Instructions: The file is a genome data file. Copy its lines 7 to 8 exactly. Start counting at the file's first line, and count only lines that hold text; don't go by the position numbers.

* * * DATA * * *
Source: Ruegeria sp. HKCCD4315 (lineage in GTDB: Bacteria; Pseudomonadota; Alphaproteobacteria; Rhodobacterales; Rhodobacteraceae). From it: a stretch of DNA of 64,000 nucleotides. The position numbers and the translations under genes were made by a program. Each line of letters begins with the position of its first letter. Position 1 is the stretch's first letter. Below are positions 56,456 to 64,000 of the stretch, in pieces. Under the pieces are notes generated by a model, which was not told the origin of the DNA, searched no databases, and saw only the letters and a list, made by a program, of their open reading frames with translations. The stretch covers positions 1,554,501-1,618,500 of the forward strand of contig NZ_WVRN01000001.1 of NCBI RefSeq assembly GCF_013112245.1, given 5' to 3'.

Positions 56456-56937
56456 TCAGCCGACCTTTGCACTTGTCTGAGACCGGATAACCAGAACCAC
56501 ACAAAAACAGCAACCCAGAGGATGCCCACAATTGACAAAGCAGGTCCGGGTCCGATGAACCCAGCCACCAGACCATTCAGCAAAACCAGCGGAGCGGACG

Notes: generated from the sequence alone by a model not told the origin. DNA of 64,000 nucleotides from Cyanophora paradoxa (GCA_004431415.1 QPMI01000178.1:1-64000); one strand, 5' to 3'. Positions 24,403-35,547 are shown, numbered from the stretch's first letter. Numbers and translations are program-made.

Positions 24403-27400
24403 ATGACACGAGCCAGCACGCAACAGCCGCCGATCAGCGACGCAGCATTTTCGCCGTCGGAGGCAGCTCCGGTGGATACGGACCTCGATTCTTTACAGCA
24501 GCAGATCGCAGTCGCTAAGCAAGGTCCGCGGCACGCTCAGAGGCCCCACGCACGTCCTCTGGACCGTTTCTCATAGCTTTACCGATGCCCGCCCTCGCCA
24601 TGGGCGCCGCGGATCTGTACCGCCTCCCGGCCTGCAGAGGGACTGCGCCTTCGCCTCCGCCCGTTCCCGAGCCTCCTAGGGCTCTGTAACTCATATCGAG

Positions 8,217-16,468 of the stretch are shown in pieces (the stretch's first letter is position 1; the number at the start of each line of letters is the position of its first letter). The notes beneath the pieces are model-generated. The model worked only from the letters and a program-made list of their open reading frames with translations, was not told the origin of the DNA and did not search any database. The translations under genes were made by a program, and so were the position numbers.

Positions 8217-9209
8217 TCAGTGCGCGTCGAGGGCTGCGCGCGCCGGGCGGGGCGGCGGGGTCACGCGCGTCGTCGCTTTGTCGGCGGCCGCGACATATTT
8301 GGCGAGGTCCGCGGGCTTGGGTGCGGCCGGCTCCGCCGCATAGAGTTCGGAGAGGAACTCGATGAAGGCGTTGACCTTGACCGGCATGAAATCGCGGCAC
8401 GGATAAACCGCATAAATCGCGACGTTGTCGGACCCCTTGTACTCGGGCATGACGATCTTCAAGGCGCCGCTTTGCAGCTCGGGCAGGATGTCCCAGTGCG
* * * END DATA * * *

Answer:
24403 ATGACACGAGCCAGCACGCAACAGCCGCCGATCAGCGACGCAGCATTTTCGCCGTCGGAGGCAGCTCCGGTGGATACGGACCTCGATTCTTTACAGCA
24501 GCAGATCGCAGTCGCTAAGCAAGGTCCGCGGCACGCTCAGAGGCCCCACGCACGTCCTCTGGACCGTTTCTCATAGCTTTACCGATGCCCGCCCTCGCCA